The Care Quality Commission has relaxed proposals to introduce a cap on the number of beds a learning disability service can have as a condition of registration.
The regulator attracted criticism after publishing draft guidance that appeared to restrict registration to facilities housing six people or fewer, in line with National Institute for Health and Care Excellence (NICE) policy on autism accommodation.
Following a consultation period, the CQC yesterday published an amended version of its document, ‘Registering the right support’, in which the language has been softened. The new guidance says that the CQC “will not adopt ‘six’ as a rigid rule” for providers of any service for people with a learning disability and/or autism.
“We may register providers who have services that are small scale, but accommodate more than six people, where providers are able to demonstrate that they follow all of the principles and values in Building the Right Support guidance, and meet the fundamental standards and other relevant regulations,” it says.
The amended document acknowledges that provision of care to people with learning disabilities and autism “is complex”. It states that the CQC will not consider size in isolation from other factors such as the effectiveness of management and the evidence base for given service models.
A report summarising consultation responses said there were significant concerns over the perceived lack of flexibility in the “six-bed limit” requirement.
Martin Green, chief executive of Care England, the representative body for independent care providers, told Community Care that he welcomed the regulator’s willingness to listen.
“The CQC should make judgements on the quality of the service and not its size,” he said. “It is clear that the CQC has softened its position in light of representations made during the consultation period, and they are to be applauded for listening to the voices of service users, families and providers.”
‘Crashing the market’
But Neil Grant, director at Ridouts solicitors, which specialises in health and social care, said that the CQC’s adherence to a “small-scale” service model that viewed larger settings as “potentially institutional” was a mistake that could prove financially unsustainable.
“While the CQC is registering new services of eight or nine, it is unlikely it will register more than 10,” he said.
“A key issue is whether commissioners will be prepared to pay for the increased costs that go with running small-scale settings, even assuming providers will be able to raise the funding to build the services in the first place.”
Grant added: “The irony of all of this is that CQC has crashed the market for residential care with the result that more people will be kept in hospitals unnecessarily, or placed in unsuitable supported living facilities where there is little or no regulatory oversight – it’s a scandal waiting to happen.”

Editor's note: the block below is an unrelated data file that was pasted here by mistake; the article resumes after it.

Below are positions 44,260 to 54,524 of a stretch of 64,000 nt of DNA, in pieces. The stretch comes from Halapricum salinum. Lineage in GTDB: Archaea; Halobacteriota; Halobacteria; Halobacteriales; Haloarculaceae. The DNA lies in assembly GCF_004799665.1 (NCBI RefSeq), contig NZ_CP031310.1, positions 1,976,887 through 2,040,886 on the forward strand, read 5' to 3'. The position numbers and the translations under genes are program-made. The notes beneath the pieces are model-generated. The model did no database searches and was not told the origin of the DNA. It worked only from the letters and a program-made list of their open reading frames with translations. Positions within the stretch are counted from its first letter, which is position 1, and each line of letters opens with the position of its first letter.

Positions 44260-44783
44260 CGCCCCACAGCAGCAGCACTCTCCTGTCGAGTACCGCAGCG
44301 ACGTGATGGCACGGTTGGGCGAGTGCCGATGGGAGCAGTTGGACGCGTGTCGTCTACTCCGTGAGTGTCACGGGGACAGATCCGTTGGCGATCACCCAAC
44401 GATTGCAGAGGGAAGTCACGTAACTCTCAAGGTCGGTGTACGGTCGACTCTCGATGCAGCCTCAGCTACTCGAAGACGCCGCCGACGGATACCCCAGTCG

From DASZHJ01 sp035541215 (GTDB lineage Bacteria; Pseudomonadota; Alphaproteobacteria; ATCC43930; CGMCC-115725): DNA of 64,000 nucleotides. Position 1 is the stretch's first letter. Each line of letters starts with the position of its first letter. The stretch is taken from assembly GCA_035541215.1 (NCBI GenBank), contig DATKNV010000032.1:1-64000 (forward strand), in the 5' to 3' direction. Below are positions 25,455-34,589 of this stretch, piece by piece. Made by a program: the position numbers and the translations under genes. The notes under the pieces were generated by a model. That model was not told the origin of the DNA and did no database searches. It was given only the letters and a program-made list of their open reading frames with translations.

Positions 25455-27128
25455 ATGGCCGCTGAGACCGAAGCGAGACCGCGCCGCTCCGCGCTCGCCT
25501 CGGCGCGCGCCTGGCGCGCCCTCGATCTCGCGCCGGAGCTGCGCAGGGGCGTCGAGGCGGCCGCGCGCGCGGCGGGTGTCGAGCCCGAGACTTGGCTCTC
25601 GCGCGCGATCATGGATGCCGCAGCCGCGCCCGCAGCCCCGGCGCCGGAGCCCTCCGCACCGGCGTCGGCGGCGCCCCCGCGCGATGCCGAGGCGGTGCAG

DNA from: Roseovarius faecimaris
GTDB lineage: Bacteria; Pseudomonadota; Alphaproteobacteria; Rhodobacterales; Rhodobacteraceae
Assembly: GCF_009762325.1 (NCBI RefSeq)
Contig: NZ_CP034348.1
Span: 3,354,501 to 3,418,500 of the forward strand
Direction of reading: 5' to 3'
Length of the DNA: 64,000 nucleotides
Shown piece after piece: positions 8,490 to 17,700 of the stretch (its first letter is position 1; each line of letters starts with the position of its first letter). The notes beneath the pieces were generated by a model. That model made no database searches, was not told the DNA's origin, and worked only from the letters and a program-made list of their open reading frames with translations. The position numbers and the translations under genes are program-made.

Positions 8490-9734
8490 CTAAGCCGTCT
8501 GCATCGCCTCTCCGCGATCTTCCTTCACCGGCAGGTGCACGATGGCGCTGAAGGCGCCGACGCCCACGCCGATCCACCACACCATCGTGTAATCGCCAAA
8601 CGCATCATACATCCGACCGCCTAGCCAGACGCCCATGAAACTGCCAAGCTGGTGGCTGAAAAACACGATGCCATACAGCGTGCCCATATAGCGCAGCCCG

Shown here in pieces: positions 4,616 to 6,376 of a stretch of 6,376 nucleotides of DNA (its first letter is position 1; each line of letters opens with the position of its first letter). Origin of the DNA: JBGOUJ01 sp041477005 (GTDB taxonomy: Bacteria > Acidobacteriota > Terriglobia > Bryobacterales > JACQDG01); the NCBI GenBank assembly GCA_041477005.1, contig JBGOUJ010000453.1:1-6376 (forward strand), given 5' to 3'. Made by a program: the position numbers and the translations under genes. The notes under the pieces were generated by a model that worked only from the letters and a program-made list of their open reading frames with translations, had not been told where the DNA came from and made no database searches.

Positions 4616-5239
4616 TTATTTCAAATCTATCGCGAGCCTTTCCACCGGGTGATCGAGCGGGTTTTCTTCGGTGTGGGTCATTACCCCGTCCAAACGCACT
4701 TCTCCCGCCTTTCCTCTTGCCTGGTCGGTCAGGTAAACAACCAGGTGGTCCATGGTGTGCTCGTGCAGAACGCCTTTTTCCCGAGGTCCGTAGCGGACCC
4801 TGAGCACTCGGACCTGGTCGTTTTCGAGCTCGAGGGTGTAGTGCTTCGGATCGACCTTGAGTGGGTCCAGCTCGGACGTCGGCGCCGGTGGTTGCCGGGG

A spokesperson for Learning Disability England, a membership body for people with learning disabilities, families and professionals, said the organisation welcomes anything that increases the rate of closure of large institutions – but that “the devil will be in the detail”.
The spokesperson said: “It is important to remember that small organisations can also have a poor or abusive culture and steps need to be taken to guard against this.
“A move away from large institutions is positive but the work doesn’t stop there. LDE knows that we cannot rest until people with learning disabilities are living good lives in the homes they want, with the support they need.”
At the same time as publishing its new guidance, the CQC opened a second phase of consultation on proposals affecting health and social care regulation in England.
Among the proposals are plans to further vary the frequency of service inspections depending on that service’s current rating. ‘Inadequate’ adult social care facilities would be inspected at least every six months, and those ‘requiring improvement’ would face annual inspections, as now. However, those rated ‘good’ would have up to two and a half years between planned comprehensive inspections and those with an ‘outstanding’ rating would have a gap of up to three years (up from two years in both cases).
The consultation also includes plans to register corporate providers, rather than just their individual services, so that the regulator can make those providers more accountable for the care delivered in their separate facilities.
The new consultation is open until Tuesday 8 August 2017.